It was perhaps the most excruciatingly beautiful political throwdown in Santa Barbara history: Santa Barbara school boardmember Laura Capps announced Tuesday she was running for the 1st District supervisorial seat against incumbent Das Williams at a press conference orchestrated at the Rose Garden by the Santa Barbara Mission — under sunny August sky-blue skies — where Capps disclosed she once rolled down the hill as a young girl.
Surrounded by an army of friends, family, and enthusiastic, sign-wielding well-wishers, Capps — the daughter of husband-and-wife former congressmembers Walter and Lois Capps — vowed repeatedly to listen to her constituents, and not just special interests, and conduct herself with integrity. She spoke frequently of the “bond of trust” that must exist between elected officials and their community and of being a “caretaker” for the community. Reverend Anne Howard, who spoke before Capps, hit similar themes but more pointedly. There could be “no under the table contributions and no backroom deals.”
When asked if she was suggesting Williams didn’t listen or that he lacked integrity, Capps declined to comment, saying, “I’ve made my statement.” Capps never mentioned Williams once, nor did she so much as allude to the debate generated by the cannabis industry that’s consumed much of the supervisors’ bandwidth in recent months. Capps had been enlisted to run against Williams — who has aroused the wrath of anti-cannabis activists in Carpinteria who are upset by the persistent odor emissions of cannabis greenhouses — by philanthropist and publisher Sara Miller McCune. The cannabis issue created a wedge into which Capps — a White House staffer in the Clinton administration and a seasoned political professional in her own right — could insert herself.
The face-off between Capps and Williams — both progressive Democrats with strong environmental and social-justice platforms — could prove personally and politically painful for the party faithful. Capps’s core constituency is among Democratic-leaning women, while Williams is more rooted in the trade unions that have long supported Democratic candidates. Williams has already secured the endorsement of the Democratic Party and many of the key unions associated with it. In fact, members of the county firefighters’ union will begin walking precincts for Williams this week, and the election isn’t until March.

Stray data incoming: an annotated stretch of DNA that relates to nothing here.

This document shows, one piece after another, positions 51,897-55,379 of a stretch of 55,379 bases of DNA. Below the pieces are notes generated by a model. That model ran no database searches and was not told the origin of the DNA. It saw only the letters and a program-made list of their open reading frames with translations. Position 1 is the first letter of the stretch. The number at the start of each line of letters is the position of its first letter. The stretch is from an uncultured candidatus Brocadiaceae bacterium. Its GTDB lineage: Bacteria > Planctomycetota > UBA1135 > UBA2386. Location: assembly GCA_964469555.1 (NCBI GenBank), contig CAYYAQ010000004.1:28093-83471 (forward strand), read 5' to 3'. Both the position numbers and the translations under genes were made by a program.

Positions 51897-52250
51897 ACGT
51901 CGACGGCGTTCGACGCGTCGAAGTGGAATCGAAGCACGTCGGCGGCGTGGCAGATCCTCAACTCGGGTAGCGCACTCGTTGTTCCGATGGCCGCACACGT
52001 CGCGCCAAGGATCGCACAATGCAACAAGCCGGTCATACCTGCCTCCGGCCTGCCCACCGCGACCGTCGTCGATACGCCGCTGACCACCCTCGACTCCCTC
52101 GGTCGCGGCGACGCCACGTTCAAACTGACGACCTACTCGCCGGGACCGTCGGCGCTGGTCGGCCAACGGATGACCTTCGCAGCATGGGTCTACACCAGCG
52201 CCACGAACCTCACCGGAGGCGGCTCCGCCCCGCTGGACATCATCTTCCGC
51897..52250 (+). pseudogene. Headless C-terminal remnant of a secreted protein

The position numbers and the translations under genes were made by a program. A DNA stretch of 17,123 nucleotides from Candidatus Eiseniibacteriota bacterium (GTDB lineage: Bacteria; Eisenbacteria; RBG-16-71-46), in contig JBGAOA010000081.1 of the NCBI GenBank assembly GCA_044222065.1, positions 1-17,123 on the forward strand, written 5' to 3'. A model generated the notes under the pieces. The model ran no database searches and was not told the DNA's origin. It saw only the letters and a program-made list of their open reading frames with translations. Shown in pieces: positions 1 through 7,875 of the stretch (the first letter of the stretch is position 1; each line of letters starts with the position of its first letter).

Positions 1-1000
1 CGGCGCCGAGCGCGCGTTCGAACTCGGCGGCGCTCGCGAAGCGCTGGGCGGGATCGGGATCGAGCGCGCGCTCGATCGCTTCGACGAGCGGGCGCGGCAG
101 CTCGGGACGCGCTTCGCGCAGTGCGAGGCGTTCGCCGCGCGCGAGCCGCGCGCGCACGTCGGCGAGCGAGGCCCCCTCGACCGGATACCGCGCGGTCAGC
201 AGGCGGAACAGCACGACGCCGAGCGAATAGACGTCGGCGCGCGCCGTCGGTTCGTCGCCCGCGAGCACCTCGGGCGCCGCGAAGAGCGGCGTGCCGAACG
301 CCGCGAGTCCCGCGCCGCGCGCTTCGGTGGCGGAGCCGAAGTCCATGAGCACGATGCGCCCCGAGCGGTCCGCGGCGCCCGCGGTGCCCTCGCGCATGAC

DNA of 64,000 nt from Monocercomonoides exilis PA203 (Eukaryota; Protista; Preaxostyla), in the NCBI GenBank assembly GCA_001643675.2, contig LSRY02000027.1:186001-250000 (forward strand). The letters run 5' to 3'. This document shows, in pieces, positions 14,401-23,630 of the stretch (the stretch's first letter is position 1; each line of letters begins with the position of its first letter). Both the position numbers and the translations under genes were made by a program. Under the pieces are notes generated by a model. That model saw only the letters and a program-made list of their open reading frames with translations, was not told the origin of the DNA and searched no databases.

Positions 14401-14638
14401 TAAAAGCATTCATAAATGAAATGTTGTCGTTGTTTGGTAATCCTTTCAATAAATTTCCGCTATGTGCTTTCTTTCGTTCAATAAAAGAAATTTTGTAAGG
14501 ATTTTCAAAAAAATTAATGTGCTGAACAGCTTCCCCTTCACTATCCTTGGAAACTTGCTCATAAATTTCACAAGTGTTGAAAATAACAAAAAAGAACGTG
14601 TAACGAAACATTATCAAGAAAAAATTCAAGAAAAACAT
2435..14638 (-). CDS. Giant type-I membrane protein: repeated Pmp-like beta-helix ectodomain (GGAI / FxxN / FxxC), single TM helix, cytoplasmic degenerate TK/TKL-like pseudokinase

Capps, who has differed with the party establishment several times on which candidates it’s endorsed, reminded attendees that her father bucked the party establishment 25 years ago when he announced he would run for Congress and challenged the candidate selected by the party machine. For Capps, who ran unopposed for her current seat on the Santa Barbara Unified school board, this will be her first seriously contested election. By contrast, Williams is a seasoned shoe-leather and get-out-the-vote campaigner. But he hasn’t faced a serious contender since 2010, when he beat Susan Jordan for the State Assembly.
Williams said he intends to keep working on ways to address climate change and increase the capacity of the county’s catch basins to reduce the risks associated with flooding. Williams, who has received sizable donations from the cannabis industry, has argued that legalized cultivation is the best way to limit black-market operators. As for listening, he says he meets with constituents all day every day. He expressed regret that two such like-minded candidates would find themselves sucking up money, resources, and energy running for the same seat. “It’s kind of a waste when the country is going so crazy,” he said. “But I do sometimes enjoy the opportunity to go door-to-door to meet and talk with people.”
Undoubtedly, a whole lot of precinct walking will be going on in Montecito, Carpinteria, and Santa Barbara, which make up the county’s 1st District.